In the first quarter, inflationary concerns caused rates to trend higher. Once some of these inflationary concerns came to fruition during the second quarter, interest rates did an about-face and moved lower. The increase in the beginning of the year happened so quickly that when we actually saw the YoY CPI above 4%, long term rates actually contracted. This yield contraction erased half of the loss in the bond market: the Bloomberg Barclays Government Credit Index went from a 1.86% loss in the first quarter to being down only 0.90% YTD.
The 10-year Treasury moved lower 28 basis points (bps) to end the second quarter at 1.46%. The 2-year Treasury, contrarily, increased by 8 bps from 0.16% to 0.24%. The yield curve flattened during the quarter, with the spread between the 2- and 10-year Treasury closing at 1.21% compared with 1.58% at the end of the first quarter. The Federal Reserve (Fed) has kept interest rates low on the short end keeping the Fed Funds rate at 0%-25% since March of 2020. The Fed’s commitment to purchasing bonds continues and the spread between high yield bonds and treasury bonds lowered to 2.68% - this is a change of 36 bps from the end of the first quarter.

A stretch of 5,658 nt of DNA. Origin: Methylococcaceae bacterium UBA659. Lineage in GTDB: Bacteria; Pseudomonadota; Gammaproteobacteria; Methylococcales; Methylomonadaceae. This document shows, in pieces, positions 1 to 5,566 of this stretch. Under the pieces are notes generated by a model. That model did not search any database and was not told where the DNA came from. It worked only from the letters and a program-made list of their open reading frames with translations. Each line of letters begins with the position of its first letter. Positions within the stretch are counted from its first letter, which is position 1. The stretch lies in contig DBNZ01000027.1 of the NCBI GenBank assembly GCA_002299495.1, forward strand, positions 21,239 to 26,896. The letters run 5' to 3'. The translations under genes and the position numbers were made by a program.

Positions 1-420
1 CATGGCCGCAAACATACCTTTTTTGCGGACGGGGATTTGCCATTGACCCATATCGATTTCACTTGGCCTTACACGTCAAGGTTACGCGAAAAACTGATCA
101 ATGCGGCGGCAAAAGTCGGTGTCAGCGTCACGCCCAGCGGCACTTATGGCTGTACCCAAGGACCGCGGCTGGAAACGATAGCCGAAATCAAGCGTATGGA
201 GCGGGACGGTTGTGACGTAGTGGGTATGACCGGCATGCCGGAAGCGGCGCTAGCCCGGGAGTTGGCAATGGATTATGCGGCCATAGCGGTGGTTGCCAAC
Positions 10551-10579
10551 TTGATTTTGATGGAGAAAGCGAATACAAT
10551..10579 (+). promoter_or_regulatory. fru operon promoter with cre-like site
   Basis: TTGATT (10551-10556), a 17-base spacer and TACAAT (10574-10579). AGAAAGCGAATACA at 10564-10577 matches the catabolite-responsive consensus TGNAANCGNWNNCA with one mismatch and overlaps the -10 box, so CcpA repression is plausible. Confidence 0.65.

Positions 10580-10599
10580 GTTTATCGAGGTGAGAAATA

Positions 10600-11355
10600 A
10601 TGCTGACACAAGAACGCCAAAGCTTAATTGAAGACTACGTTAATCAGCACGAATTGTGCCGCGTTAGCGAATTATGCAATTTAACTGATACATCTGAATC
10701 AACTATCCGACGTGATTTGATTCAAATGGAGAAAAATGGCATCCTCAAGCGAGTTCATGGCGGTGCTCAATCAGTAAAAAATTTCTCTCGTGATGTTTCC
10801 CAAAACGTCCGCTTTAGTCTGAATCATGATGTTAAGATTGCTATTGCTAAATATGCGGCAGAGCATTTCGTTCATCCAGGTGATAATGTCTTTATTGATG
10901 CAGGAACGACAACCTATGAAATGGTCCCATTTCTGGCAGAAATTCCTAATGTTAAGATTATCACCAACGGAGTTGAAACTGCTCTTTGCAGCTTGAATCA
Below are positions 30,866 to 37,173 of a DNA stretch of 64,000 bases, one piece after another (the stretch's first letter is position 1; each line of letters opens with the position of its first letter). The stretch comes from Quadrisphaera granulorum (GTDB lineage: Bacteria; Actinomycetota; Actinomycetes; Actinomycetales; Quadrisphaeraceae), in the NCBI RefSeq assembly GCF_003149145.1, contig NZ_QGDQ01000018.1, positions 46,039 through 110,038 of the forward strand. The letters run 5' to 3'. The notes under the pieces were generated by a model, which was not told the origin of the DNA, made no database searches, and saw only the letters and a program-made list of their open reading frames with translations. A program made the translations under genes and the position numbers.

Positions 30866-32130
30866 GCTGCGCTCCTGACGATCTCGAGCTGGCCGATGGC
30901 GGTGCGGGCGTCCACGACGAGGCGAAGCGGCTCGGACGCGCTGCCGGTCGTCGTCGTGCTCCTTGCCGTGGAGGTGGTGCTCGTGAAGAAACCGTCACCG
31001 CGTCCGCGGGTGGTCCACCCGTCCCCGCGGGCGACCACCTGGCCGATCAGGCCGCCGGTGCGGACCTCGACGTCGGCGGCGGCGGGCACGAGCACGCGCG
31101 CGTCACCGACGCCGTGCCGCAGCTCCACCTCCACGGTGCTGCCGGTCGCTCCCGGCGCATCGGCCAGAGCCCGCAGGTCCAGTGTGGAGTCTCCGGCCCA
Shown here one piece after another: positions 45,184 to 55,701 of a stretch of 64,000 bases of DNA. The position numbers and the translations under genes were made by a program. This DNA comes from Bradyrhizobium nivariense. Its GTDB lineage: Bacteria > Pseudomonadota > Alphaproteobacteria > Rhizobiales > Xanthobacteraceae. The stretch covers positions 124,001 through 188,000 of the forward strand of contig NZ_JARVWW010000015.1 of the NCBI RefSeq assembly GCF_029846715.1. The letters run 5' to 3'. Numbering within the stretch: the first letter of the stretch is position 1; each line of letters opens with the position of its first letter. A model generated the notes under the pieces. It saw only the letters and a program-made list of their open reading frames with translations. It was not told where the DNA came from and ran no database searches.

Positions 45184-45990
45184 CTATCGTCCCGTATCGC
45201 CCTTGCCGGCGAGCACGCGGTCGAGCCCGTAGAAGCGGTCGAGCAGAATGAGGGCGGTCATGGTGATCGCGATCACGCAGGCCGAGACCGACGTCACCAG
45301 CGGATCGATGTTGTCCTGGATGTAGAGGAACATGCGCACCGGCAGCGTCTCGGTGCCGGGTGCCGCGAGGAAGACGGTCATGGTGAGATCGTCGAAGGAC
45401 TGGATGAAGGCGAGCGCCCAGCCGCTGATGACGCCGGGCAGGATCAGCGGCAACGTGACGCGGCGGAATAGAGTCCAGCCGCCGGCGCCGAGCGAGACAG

The recent trends in yields can be attributed to strong demand in the bond market. If investors view the stock market as fully valued and the current interest rates as an attractive alternative, portfolio rebalancing from equities into fixed income will continue. Additionally, there is still a lot of cash on the sidelines. These two potential sources of funds (from the equity rebalancing and sidelined cash) could push rates even lower in the short term. We continue to favor high quality, shorter duration fixed income securities for portfolios.